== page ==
We and our students have been conditioned to think that this is what teaching is about, and so it is to a certain extent. But these very skills and attributes which enable us to stand up in front of a class and ‘perform’ can block our way when the need arises to reach people (including ourselves) at a personal level.

It is important to understand that ‘both counseling and teaching are deeply concerned with human relationships… learning and learning processes are the heart of counseling. It is therefore a particularly proper activity for a teacher, provided that he/she is able to allow pupils to learn and not simply instruct them in a rigid way’ [5, 3].

How, then, do the learning processes explored through counseling differ from, yet supplement and nourish the basic skills learnt in teacher training? As I have already suggested, the essential ingredient is self-exploration which is guided and directed to enable the individual to understand and come to terms with those elements in his/her personality which have formed blocks and blindspots and prevented further growth. These are present in every one of us and are at the root of our everyday anxieties and the way we conduct relationships. Unless they are reached, the same kind of problem will occur again and again. An example is the teacher whom students of a certain personality type invariably complain about but who is successful with everyone else.

As soon as the process of self-analysis is under way, the individual can begin to get in touch with his/her own qualities as a listener, as an under-stander and as a facilitator of others. The process, however, must derive from within.

Truax and Carkhuff state that, apart from respect for the worth and dignity of others, the factors which are most ‘facilitative’ in the initial stage of counselling are empathy, concreteness, and genuineness [6,135].

One may feel that empathy is a natural gift - something one either has or has not. Although it is true that some people seem to be born with more empathy than others, it is also something which can be developed. Empathy is often defined as the ability to put oneself in another’s shoes. Empathy is ‘the power of projecting one’s personality into, and so fully understanding, the object of contemplation’ (Shorter Oxford English Dictionary), and it is an emotion to be experienced deep inside oneself. It implies the ability to cut through the sentiment, the thoughts welling up, the memories of a similar experience aroused, the day-to-day concerns filling our minds, and to feel the depth of the counsellee’s trouble.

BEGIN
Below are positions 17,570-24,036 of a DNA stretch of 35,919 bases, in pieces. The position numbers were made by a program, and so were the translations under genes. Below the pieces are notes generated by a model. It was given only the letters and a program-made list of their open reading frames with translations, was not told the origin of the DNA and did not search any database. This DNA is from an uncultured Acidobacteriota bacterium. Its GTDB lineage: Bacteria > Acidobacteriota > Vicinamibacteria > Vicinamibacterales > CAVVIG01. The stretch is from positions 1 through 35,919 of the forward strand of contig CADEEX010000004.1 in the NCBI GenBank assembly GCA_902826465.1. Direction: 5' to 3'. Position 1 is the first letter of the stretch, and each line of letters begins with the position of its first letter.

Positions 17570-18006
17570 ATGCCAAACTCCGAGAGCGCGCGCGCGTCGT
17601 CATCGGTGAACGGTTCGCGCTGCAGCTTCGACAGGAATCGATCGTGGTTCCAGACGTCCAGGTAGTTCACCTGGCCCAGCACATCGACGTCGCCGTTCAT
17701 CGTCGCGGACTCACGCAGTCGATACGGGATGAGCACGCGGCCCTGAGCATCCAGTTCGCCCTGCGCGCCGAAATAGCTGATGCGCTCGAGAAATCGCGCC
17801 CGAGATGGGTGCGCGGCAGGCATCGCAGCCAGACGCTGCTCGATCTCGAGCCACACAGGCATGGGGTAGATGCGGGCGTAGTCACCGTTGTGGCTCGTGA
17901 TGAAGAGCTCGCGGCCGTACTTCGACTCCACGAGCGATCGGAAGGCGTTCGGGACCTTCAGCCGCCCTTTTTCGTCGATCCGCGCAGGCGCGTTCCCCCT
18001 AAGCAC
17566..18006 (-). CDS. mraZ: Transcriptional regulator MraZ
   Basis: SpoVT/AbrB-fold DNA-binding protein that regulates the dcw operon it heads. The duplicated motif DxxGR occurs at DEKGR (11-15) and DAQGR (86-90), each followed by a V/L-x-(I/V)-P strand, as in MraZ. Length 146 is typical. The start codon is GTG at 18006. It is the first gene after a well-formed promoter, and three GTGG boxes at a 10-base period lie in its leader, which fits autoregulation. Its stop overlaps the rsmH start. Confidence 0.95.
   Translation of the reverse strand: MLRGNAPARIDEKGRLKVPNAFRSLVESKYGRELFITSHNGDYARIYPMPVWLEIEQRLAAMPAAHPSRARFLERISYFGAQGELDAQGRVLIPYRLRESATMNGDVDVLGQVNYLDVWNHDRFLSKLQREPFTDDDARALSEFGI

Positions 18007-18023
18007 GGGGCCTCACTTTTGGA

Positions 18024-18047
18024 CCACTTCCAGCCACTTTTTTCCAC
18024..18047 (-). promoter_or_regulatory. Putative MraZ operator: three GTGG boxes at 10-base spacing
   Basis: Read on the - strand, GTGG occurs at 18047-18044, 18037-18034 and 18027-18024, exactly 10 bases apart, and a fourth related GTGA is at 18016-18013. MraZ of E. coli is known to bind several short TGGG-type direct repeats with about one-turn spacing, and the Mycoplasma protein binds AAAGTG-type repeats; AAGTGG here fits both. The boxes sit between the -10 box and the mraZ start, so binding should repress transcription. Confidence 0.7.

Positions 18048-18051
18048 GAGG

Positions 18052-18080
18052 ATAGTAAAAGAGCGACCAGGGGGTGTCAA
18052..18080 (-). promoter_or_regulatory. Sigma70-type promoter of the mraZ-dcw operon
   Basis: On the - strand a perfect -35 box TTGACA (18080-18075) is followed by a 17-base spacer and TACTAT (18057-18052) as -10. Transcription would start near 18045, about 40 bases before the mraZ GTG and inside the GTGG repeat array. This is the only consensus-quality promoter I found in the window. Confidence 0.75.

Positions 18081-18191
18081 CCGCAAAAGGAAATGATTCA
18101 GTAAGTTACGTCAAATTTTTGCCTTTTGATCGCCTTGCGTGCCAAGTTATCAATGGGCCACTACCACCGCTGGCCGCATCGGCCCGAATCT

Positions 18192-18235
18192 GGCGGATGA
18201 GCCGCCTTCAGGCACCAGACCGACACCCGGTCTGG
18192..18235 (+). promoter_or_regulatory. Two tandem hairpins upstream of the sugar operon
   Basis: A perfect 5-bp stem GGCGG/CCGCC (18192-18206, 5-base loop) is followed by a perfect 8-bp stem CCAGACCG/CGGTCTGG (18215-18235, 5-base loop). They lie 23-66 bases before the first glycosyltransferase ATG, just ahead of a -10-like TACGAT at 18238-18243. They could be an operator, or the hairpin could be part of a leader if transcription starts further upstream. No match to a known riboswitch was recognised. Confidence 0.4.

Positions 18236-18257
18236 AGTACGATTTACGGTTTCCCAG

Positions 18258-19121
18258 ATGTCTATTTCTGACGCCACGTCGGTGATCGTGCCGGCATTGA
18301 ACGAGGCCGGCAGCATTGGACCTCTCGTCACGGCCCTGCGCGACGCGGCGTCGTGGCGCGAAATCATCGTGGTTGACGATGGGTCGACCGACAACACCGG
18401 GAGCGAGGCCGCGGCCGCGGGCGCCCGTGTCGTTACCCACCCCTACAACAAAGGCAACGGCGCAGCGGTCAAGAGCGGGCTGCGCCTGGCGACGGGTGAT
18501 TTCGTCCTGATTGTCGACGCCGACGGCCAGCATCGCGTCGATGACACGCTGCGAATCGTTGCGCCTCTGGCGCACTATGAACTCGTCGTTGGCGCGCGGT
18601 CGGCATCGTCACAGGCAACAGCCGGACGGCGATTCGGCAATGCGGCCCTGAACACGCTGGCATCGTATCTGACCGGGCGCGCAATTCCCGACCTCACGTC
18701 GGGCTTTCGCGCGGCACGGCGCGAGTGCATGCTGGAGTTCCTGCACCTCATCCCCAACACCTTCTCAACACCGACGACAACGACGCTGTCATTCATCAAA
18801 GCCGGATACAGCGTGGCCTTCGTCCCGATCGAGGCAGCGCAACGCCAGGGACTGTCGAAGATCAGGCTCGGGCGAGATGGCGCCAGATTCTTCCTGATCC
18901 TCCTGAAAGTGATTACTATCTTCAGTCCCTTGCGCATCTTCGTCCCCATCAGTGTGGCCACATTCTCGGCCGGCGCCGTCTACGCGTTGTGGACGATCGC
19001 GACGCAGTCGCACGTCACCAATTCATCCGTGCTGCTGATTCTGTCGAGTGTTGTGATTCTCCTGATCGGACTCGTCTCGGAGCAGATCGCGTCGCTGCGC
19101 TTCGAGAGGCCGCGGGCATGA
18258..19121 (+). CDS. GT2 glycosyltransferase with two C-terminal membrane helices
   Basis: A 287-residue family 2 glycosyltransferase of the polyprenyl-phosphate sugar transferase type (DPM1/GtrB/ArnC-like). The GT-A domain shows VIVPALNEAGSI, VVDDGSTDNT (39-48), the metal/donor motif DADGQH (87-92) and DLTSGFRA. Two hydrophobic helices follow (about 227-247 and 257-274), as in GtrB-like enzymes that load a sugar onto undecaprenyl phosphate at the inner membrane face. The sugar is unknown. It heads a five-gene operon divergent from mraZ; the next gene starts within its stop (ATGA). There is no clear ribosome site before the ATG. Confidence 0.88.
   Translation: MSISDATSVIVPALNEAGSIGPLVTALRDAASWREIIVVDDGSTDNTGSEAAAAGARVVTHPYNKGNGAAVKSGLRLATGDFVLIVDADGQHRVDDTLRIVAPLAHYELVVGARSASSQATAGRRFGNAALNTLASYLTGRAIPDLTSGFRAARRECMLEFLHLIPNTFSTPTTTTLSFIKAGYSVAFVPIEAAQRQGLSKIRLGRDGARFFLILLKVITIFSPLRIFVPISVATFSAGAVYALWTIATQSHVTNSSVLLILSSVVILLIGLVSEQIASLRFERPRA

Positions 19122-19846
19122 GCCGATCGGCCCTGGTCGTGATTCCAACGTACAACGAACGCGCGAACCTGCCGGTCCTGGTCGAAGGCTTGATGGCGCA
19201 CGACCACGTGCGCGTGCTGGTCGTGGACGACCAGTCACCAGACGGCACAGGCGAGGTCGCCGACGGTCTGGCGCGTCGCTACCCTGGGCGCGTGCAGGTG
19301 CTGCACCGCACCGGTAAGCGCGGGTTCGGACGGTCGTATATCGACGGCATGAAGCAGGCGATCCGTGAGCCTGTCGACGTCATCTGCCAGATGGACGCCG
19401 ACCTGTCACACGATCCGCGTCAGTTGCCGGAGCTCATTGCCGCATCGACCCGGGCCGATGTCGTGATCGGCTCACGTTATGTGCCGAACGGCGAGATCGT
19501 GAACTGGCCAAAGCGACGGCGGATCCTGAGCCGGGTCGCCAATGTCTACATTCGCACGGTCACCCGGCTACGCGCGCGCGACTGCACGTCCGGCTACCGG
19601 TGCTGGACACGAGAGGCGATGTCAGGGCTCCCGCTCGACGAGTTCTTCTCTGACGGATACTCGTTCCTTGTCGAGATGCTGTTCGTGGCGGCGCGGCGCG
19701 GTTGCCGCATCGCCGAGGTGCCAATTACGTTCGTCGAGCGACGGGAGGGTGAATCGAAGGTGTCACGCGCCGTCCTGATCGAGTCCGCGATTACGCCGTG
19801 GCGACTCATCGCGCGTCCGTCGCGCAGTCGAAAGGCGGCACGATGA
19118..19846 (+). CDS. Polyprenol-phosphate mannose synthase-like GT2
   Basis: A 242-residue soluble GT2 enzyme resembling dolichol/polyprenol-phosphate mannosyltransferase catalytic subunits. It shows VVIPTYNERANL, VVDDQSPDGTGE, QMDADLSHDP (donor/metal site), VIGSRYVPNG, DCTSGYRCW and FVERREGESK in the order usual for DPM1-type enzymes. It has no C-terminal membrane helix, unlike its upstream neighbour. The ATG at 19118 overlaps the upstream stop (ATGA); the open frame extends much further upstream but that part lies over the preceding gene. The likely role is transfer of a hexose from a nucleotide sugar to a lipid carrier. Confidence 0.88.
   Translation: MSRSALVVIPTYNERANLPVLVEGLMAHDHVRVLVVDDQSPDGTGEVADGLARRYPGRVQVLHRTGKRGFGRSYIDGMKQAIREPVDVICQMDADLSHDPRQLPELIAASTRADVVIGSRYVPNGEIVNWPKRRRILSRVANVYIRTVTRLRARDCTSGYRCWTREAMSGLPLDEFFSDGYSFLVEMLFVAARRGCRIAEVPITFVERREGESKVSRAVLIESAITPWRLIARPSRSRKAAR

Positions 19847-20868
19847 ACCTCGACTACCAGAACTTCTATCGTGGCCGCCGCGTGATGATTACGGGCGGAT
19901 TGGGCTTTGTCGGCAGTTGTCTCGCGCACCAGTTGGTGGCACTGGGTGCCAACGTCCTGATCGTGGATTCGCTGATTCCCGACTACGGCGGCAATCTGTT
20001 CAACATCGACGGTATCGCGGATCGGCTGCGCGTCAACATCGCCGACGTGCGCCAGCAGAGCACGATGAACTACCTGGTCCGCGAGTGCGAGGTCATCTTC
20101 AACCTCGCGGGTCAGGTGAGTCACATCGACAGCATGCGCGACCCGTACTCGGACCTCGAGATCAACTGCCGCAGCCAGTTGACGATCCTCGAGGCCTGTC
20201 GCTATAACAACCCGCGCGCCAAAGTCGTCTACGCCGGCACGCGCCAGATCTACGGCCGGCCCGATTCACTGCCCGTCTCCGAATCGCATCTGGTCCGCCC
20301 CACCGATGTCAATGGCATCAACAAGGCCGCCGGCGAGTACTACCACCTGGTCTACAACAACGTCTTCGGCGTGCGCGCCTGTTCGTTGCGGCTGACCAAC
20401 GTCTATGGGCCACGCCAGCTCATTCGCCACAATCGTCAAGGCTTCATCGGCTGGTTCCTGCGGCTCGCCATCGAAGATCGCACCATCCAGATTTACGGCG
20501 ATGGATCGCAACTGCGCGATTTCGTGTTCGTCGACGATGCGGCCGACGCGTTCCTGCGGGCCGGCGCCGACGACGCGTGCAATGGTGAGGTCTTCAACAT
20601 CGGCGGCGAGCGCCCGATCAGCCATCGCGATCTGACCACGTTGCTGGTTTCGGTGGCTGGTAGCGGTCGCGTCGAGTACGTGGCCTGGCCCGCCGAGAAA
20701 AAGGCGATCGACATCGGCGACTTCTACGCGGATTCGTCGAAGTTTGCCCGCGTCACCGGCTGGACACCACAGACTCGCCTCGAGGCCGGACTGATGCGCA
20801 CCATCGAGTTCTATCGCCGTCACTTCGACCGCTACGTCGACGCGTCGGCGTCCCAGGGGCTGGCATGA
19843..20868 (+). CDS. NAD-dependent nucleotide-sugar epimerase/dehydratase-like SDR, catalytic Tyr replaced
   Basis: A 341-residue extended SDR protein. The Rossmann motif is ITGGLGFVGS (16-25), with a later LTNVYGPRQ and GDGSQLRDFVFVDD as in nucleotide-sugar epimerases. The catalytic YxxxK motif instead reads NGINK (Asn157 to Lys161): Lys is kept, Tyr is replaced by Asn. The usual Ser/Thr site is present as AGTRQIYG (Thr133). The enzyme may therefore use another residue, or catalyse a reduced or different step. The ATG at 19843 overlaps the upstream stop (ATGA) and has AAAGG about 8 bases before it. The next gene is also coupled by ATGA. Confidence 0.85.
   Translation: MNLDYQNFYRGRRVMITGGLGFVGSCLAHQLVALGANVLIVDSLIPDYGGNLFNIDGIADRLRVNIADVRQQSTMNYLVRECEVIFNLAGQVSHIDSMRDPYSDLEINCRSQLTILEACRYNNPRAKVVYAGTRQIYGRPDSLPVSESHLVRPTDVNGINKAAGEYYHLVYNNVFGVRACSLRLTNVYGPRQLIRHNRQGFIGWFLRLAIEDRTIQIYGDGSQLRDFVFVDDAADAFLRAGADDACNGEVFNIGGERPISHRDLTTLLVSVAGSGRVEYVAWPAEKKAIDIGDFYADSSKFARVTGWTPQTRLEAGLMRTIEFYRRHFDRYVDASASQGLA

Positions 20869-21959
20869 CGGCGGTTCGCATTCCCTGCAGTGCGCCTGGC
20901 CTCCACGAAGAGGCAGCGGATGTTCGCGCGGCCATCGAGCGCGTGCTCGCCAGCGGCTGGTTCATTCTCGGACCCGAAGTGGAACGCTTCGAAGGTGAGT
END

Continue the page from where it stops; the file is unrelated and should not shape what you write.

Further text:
The ability to be silent, with ourselves and with others, is an important constituent of empathy. In modern society, silence is often interpreted as hostility, and most of us feel awkward and embarrassed when silence falls in a social situation, and lost and anxious when we have nothing to do. We must come to recognize and to overcome this anxiety, because it prevents us from getting in touch with our own well-being. Silence provides necessary space for people to explore their feelings, search for the right words to express what they want and digest what has been said. So ‘empathic’ identification is to be aimed at, in which the counselor becomes a sort of ‘alternate self’ perceiving, even living, the emotions, feelings, and attitudes of the counselee but at the same time remaining emotionally whole and outside.

Another quality is concreteness. This is involved with the skills of putting individuals in touch with their feelings and keeping them in touch. It is the ability to get the counsellees to be more precise in what they are saying, to search within themselves for more accurate definitions of what they are feeling in order to try and pinpoint the problem. On the part of the counselor it requires patience and silence, and the skills of concentrating hard, and of timing any intervention with great sensitivity.

One more quality needed in counselling is genuineness. The counsellor must come to the session as an open human being. For teachers who see themselves as ‘a character’ or ‘colourful’, this can be more difficult, but usually genuineness shines through any surface eccentricity. Genuineness is a necessary requisite for trust. It involves eye contact, but above all it involves just being natural, just being oneself.

These four basic factors are a necessary foundation for the skills of counselling, as well as being necessary requirements for good language teaching. They are also disciplines (empathy, respect, and concreteness, at least) which can be largely trained and developed, and they are all vital ingredients for successful intrapersonal and interpersonal relationships. Once people have worked on these elements in themselves, they will feel more confident about their own strengths and weaknesses, less inhibited when confronted with feelings, and less open to manipulation.


References:

1. Jersild, Arthur. When Teachers Look At Themselves. - New York, 1995. 2. Stevick, Earl W. Memory, Meaning and Method. - Rowley, 1995. 3. Stevick, Earl W. A Way and Ways. - Rowley, 1981. 4. Rogers, Carl. Client-Centred Therapy. - London, 2001. 5. Hamblin, Douglas. The Teacher and Counselling. - Oxford, 1999. 6. Truax, C.B. and R.R. Carkhuff. Toward Effective Counseling and Psychotherapy: Training and Practice. - Chicago, 1997.